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The Future of Housing in the U.S.


Will the U.S have a severe housing shortage someday?

CHICAGO – Feb. 1, 2019 – The nation's housing stock is getting older and new-home construction is failing to keep pace. That could add up to severe housing shortages as well as a growing share of homes that have not stayed up to code or current safety standards, economists warn.

Laurie Goodman of the Urban Institute estimated in an April 2018 article that the supply of new homes in 2017 was falling about 350,000 short of the level needed to meet demand. That has kept pressure on keeping older homes in the pipeline longer, the National Association of Home Builders notes on its Eye on Housing blog.

Only slightly more than 6 out of every 1,000 homes built prior to 1970 are removed from the housing stock each year, the NAHB says.

"In the long run, loss rates as small as this are not sustainable, of course, as that would imply half of new homes built in some regions last 1,000 years," NAHB researchers note in the blog post. "But in the medium term, it may be possible to keep removal and production rates as low as they are right now."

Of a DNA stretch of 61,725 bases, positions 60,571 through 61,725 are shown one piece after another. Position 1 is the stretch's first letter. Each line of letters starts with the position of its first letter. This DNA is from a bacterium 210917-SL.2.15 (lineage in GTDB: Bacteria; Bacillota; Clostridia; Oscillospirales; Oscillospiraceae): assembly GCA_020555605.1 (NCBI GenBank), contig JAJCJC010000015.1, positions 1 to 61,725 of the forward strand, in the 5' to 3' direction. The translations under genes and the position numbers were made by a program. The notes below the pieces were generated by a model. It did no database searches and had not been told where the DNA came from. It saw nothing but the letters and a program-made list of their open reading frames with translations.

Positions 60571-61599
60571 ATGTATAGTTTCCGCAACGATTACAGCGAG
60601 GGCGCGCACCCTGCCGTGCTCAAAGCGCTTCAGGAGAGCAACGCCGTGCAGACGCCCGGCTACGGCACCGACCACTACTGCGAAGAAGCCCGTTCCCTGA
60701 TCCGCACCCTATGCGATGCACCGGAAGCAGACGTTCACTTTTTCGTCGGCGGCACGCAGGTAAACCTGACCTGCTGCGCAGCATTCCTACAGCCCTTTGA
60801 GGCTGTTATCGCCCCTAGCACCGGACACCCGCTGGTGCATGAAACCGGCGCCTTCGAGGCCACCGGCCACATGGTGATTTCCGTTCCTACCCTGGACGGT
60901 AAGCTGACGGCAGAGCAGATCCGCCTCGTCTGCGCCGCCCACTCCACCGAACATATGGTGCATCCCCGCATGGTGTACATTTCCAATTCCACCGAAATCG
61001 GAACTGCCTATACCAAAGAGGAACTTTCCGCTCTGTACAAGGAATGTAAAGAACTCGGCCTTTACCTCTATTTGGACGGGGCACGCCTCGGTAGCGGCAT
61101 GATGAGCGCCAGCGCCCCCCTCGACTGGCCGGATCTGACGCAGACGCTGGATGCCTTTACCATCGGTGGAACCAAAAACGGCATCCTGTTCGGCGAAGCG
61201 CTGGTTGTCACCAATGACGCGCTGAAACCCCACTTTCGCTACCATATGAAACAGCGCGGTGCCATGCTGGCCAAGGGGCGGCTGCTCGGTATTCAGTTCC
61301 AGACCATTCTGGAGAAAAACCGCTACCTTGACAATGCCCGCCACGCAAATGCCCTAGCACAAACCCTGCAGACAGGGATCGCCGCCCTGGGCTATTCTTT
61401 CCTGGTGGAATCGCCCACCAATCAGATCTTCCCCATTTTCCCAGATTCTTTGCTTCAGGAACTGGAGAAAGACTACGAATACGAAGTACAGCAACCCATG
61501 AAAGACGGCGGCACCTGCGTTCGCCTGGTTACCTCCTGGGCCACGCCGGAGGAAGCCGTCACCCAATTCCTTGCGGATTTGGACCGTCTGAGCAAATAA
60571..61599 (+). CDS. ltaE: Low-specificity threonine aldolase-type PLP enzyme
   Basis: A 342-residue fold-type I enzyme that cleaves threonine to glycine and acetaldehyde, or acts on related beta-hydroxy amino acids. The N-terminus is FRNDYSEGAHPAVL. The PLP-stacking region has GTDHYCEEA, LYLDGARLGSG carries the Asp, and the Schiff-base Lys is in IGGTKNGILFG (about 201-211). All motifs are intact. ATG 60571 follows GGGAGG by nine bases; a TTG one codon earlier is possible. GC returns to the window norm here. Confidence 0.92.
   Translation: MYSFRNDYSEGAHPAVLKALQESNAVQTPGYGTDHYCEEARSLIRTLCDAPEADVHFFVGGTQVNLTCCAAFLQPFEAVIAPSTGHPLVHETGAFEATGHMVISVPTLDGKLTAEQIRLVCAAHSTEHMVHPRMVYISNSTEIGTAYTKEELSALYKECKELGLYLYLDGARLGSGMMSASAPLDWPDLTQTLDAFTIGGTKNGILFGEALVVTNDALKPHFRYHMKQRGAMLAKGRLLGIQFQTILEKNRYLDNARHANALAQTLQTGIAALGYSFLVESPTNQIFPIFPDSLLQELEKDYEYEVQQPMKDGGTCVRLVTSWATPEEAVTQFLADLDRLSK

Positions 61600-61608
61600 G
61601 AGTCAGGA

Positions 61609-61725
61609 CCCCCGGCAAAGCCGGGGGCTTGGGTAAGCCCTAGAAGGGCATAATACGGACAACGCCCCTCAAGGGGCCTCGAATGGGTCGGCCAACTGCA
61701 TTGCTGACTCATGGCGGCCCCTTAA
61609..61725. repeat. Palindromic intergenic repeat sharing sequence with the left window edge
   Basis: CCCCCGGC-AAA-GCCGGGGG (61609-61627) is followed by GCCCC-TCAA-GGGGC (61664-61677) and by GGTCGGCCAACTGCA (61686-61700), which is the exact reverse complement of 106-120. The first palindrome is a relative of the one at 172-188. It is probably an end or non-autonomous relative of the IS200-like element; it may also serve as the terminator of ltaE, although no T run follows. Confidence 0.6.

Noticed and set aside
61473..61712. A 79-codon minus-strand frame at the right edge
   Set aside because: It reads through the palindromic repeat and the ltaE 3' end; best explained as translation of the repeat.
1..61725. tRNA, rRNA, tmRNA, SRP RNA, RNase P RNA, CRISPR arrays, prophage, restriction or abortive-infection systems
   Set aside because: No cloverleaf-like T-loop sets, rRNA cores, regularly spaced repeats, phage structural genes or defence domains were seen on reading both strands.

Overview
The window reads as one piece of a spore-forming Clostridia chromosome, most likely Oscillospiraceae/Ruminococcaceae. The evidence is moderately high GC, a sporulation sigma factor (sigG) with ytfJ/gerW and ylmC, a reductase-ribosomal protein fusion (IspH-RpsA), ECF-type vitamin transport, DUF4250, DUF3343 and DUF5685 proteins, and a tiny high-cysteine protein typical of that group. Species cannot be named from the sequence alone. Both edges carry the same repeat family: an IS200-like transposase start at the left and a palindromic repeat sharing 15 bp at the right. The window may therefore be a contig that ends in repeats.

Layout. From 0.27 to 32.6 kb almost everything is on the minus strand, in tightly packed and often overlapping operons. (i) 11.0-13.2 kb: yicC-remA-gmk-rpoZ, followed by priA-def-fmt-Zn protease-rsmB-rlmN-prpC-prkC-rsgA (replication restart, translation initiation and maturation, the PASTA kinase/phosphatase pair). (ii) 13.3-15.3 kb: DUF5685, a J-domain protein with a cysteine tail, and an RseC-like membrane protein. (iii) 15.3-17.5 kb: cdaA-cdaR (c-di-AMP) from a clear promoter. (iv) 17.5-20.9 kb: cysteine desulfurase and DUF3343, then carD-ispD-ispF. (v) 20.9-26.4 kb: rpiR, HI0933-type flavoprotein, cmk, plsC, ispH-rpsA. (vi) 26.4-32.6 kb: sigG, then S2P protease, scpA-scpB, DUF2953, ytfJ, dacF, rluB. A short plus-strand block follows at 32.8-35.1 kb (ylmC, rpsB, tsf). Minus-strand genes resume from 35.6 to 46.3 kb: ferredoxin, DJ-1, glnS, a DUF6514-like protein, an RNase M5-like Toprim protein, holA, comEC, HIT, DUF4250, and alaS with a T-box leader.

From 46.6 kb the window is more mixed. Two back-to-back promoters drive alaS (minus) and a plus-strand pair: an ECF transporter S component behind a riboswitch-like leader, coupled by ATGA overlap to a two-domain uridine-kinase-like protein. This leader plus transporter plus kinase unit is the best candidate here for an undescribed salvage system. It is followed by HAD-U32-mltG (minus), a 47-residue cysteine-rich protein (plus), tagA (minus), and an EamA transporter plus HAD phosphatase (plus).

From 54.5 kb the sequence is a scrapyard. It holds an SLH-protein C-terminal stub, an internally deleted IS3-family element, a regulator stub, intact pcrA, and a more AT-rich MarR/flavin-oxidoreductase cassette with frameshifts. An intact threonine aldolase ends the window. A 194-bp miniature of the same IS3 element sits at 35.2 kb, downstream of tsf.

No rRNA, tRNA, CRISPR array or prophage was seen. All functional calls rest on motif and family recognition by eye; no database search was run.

The future is murky for the housing stock.

If homebuilding continues to perform at the same low levels by historical standards, within 20 years only 16 percent of the housing stock would consist of new homes built in that time. Forty-five percent of homes would then be built before 1970, and that figure could be as high as 65 percent in some parts of the United States, like the Northeast), the NAHB notes.

The result could be that many homes will not be up to code. In the 1970s, no codes or standards existed for energy efficiency, for example. Many code changes for fire safety also came after 1970.

"New homes are being built to higher standards than they were in 1970," the NAHB notes on its post. "So if you want to improve the built environment, one of the first things you need to do is figure out simply how to increase the production of new homes, built to modern standards, so it becomes possible to retire more of the older homes."

NAHB's full analysis on the aging housing stock is posted online.

Source: "More Homes Needed to Replace Older Stock," National Association of Home Builders' Eye on Housing blog (Jan. 24, 2019)

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Information provided by Florida Realtors.  Click here to see the original article.

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